One day, I’ll take him to India to see the real thing
This is a rarity; two blogs in a week, but I felt I needed to write about our experience at the zoo yesterday. I’m hoping that baby boy carries on napping so I can complete this
rant post in one go! It’s unusual for me to blog at 4pm in the afternoon, just as it’s unusual for baby boy to sleep at 4pm in the afternoon … he must be tired from yesterday.
I should begin by laying my cards on the table; I’ve never been a huge animal rights campaigner; I’m not meticulous about checking if my make up is tested on animals [mea culpa], I fully support Fox Hunting, adore steak but despite all that, am a huge animal lover, having ridden horses and owned Labradors [and a goldfish/budgie/rabbit/guinea pig once too] When I was doing charity work in India I “adopted” a street dog I named Nero. We are all complex and hypocritical creatures; I’ve written this paragraph to snow that I didn’t have an ethical”agenda” when agreeing to a trip to the zoo.
So, the zoo. My aunt, uncle and cousin live near to Leicester, and they suggested we meet at Twycross Zoo. I remember visiting when I was a child, and thoroughly enjoyed myself. I am keen to take Freddie on as many day trips as possible. I realise he won’t remember these things, but in the present moment he laughs and engages with his surroundings, so I consider this educational and worthwhile. My main idea was, a jolly family day out and watching Freddie’s responses to the animals. I hadn’t particularly considered the “ethics” of keeping wild beautiful animals in pens. We live quite close to the West Midlands Safari Park, and I’ve always enjoyed visiting [not so much the “ride operator” jobs as a student] – aside from the petrol fumes from the cars, it seems quite pleasant for the animals, roaming around in rural Worcestershire.
Twycross was another matter altogether; from the moment we entered the general appearance was that of a run down, shabby place. Before we even reached the animals we commented on the weeds on the pathways, the lack of smiling staff or music. There was zero atmosphere. I realise this is a zoo and not Disneyland, but hey – their admission prices aren’t cheap! That aside, I was horrified at the sizes of the animal pens, and the misery we witnessed. Perhaps as a child I didn’t notice these things, perhaps had the exterior conditions been more cheerful I could’ve persuaded myself that the animals were too. As I lay down to sleep last night I kept seeing the sad elephant stood alone in a small field pawing the ground repetitively … the lethargic hyena, the bored chimpanzees. And I was GLAD that Freddie wouldn’t remember this visit, because I promised myself it would be the last time I’d take my boy to a zoo. One day if he’s reading this, I hope he understands why …. I don’t want him to associate wild animals with cages, performing for our pleasure.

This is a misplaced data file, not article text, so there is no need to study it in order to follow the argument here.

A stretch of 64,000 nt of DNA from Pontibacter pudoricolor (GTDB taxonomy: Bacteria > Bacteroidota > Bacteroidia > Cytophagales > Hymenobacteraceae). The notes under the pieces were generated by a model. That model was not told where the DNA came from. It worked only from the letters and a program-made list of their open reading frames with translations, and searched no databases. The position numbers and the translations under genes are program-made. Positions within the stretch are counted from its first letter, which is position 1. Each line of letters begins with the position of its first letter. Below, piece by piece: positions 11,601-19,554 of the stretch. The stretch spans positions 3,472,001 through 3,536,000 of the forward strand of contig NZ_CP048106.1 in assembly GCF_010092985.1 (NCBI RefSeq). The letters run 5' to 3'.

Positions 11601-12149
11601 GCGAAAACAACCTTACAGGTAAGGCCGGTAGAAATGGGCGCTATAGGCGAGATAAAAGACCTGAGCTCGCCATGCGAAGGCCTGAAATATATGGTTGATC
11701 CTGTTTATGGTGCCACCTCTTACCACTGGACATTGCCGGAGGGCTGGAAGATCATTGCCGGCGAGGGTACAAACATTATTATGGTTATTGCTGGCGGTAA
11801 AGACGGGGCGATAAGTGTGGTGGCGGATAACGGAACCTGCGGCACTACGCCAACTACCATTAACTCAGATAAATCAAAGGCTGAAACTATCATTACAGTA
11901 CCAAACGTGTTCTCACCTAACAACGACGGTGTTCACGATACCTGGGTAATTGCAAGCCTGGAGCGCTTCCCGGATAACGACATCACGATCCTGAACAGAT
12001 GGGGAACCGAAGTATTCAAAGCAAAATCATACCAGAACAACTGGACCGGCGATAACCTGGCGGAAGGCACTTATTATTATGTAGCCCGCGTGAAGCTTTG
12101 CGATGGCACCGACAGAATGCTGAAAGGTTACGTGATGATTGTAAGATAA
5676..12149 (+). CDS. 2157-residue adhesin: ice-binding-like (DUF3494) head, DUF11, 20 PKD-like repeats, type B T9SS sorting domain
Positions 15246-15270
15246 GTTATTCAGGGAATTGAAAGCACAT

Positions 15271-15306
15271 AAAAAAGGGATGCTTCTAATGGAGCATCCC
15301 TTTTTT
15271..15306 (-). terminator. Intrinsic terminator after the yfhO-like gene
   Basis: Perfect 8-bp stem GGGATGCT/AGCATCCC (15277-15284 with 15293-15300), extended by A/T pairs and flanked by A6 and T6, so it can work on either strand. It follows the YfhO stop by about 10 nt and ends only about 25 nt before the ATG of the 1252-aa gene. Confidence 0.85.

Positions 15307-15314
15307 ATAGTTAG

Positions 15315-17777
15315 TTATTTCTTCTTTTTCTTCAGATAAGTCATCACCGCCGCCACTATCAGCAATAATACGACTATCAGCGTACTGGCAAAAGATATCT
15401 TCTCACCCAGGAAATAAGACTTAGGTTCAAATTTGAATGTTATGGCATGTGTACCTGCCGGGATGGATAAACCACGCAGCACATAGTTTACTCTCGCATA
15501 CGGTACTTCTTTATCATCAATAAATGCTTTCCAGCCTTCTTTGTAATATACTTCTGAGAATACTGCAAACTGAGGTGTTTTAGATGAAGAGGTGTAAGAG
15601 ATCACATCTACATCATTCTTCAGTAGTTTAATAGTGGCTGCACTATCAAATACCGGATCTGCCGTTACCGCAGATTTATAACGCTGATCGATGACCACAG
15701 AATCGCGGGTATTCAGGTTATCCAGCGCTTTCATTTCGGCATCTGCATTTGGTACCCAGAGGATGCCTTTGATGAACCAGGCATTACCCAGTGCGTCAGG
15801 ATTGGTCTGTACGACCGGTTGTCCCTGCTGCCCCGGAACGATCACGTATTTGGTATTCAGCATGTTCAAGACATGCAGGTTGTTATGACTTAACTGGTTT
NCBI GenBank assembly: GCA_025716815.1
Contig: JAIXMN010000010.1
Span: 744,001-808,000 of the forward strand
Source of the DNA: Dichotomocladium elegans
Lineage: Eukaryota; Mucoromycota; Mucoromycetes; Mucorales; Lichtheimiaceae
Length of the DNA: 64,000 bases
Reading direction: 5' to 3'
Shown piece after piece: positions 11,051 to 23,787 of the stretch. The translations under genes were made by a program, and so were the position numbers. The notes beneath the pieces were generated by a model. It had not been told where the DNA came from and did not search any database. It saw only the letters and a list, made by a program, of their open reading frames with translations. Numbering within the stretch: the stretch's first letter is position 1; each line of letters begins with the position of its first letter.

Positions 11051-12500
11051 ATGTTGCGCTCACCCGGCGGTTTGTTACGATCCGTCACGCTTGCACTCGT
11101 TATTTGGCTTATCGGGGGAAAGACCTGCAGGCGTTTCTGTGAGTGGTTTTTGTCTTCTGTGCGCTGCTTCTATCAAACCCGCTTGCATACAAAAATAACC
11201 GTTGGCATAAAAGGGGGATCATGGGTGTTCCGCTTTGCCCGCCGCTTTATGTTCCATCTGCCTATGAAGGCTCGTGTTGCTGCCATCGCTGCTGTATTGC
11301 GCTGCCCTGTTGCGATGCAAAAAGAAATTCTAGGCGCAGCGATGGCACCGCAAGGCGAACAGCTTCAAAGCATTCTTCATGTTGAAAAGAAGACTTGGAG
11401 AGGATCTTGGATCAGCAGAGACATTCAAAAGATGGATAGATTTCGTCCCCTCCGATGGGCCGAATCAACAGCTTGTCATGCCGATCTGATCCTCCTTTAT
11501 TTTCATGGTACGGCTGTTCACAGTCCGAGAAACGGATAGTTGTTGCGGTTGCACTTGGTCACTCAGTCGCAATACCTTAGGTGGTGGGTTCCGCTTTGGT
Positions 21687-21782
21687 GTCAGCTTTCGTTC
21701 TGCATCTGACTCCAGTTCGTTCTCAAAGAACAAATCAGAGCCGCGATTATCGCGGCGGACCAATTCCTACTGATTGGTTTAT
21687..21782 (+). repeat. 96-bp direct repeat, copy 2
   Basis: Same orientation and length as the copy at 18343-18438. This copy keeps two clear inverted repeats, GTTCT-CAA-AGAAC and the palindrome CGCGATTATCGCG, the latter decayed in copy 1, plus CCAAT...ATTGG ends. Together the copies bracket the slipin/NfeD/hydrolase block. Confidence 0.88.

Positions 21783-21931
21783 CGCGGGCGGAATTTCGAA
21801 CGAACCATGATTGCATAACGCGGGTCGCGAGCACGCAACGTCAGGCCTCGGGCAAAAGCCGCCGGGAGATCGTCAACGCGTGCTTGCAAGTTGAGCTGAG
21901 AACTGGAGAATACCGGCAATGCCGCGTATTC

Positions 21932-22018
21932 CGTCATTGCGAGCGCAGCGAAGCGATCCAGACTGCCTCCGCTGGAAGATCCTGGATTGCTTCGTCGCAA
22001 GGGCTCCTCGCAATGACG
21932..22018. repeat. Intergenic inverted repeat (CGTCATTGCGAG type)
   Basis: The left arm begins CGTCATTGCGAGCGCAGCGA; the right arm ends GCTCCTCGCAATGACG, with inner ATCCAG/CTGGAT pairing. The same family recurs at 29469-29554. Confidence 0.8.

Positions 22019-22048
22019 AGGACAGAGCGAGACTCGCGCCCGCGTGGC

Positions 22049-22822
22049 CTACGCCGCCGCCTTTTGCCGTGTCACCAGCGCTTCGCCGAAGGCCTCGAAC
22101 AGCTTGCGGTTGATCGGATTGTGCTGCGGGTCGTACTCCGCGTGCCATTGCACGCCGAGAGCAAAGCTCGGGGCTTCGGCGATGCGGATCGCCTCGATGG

I won’t go into the dirty baby change facilities or overpriced food and drink … one would hope the money was being spent on those animals – but I think it would be better spent rehoming them. We read in the press stories of the poor Orca kept in a goldfish bowl tank in Argentina, or lions in shoe boxed cages in Russia ….. but these poor animals are very close to home. We are rightly outraged when a dentist pays thousands to kill a lion in Africa, yet we pay money to support this imprisonment.
I studied Biological Anthropology as part of my degree in Archaeology & Anthropology. We covered primates and evolution, and the development of “musuems” – or objects of curiosity. It struck me yesterday as I watched some precocious toddler banging on the glass looking at a despairing chimpanzee, that zoos are beyond dated. Circuses used to be popular attractions with animals paraded indeed as “objects of curiosity” – these were the days before cheap and accessible travel, before the internet where one can view videos and find information on animals in their natural habitats …. No circuses I know of now use live animals. I can’t help but feel zoos too are now redundant, cruel – pandering to our arrogance.
Yes. I am aware I should probably have considered this before ….. but I really needed to get my awakening down on metaphorical paper. A confession of sorts. My name’s Verity, I took my son to a zoo yesterday and I won’t do it again.